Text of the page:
Till Facebook do us part: Serving divorce papers on the social network

You can now buy a house through Skype. Or land a job interview with Twitter.

So why not get a divorce through Facebook?

That’s exactly what a Brooklyn woman is about to do, thanks to a ruling by Manhattan Supreme Court Justice Matthew Cooper, according to the New York Daily News:

A Brooklyn woman scored a judge’s approval to legally change her relationship status to “single” via Facebook.

In a landmark ruling, Manhattan Supreme Court Justice Matthew Cooper is allowing a nurse named Ellanora Baidoo to serve her elusive husband with divorce papers via a Facebook message.

Baidoo, 26, “is granted permission serve defendant with the divorce summons using a private message through Facebook,” with her lawyer messaging Victor Sena Blood-Dzraku through her account, Cooper wrote.

“This transmittal shall be repeated by plaintiff’s attorney to defendant once a week for three consecutive weeks or until acknowledged” by her hard-to-find hubby.

“I think it’s new law, and it’s necessary,” said Baidoo’s lawyer, Andrew Spinnell.

In other words, for hubby Victor Sena Blood-Dzraku, it was “he who lives by Facebook dies by Facebook,” matrimonially speaking, of course.

According to the Daily News post, the once-loving Ghanaian couple were wedded in 2009 in a civil ceremony. Then, as apparently happens in some traditional Ghanaian marriages, things went downhill when “Blood-Dzraku reneged on his promise to have a traditional Ghanaian wedding ceremony.”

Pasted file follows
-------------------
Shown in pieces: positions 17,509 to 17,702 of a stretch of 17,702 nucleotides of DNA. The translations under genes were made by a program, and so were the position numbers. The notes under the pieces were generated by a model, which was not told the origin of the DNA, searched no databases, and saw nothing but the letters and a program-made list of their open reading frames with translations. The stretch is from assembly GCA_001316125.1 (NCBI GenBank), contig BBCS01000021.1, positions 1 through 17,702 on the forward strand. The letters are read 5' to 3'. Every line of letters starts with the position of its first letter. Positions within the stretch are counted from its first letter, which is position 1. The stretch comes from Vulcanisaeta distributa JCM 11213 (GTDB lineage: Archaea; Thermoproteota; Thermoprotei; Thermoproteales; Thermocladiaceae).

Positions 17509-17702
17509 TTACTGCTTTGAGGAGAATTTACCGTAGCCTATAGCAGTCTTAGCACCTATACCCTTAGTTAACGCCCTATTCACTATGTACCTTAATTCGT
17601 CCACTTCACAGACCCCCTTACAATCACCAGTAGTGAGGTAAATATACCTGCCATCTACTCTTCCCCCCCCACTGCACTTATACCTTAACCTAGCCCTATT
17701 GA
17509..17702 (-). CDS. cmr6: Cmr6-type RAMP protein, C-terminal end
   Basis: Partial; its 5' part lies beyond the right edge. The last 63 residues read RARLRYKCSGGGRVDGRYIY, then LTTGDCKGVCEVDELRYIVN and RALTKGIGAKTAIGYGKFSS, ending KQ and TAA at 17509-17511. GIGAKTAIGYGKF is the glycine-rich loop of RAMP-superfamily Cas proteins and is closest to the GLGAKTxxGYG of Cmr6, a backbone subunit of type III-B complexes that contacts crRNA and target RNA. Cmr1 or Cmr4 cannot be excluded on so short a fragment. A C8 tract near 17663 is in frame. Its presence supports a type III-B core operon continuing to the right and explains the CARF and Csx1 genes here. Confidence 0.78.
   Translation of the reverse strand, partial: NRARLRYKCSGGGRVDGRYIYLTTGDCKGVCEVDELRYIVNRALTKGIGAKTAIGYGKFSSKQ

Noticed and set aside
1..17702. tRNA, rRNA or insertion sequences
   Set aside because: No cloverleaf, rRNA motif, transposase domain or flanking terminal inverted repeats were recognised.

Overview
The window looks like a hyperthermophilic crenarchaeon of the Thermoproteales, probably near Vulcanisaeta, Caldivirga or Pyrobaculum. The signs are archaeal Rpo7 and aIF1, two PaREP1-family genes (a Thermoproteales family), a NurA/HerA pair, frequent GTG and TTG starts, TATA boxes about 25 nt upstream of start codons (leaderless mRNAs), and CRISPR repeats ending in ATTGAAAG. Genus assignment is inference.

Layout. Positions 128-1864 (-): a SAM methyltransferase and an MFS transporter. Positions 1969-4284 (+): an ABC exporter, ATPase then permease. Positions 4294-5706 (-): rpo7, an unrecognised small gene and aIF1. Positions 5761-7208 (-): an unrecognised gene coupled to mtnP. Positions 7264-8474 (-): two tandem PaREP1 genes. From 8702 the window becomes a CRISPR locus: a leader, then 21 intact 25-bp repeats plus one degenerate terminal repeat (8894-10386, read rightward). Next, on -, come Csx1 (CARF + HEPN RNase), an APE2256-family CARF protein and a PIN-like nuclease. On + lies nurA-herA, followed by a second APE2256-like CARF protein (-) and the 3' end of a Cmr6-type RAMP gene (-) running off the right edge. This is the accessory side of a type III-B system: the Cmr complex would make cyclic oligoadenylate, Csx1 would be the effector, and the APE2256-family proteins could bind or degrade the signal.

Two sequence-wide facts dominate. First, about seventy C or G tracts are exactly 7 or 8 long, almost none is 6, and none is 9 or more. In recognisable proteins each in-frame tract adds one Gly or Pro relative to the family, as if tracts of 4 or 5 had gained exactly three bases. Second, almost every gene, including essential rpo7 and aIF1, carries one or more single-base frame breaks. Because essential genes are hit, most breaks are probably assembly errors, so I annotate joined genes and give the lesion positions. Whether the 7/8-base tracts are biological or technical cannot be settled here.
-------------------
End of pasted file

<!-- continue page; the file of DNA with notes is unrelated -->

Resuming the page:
The bride’s lawyer said his client simply wanted both their families to come help celebrate their joyous union. Bottom line: No wedding meant no living together, which meant Baidoo wanted to pull the plug on the whole thing.

Only trouble was she couldn’t find the dude. And since Blood-Dzraku apparently didn’t feel the same way about a divorce, and since he kept playing hard-to-find, communicating with his partner only by phone or Facebook, Baidoo did what any shrewd social-media user would do – she asked the judge if she could file divorce papers through Facebook. The judge said go for it.

 The “last address plaintiff has for defendant is an apartment that he vacated in 2011,” Cooper said. Baidoo “has spoken with defendant by telephone on occasion and he has told her that he has no fixed address and no place of employment. He has also refused to make himself available to be served with divorce papers.”

The “post office has no forwarding address for him, there is no billing address linked to his prepaid cell phone, and the Department of Motor Vehicles has no record of him,” the ruling says.

According to the post, Baidoo sent her husband the first Facebook message last week.


So far, said her lawyer, “he hasn’t responded.’

Talk about being left at the Facebook altar.

Credit: Kirstina Sangsahachart/Daily News



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  • Curious if the religious right are against this, as it undermines the sanctity of divorce.

  • Any options to born a child via Facebook?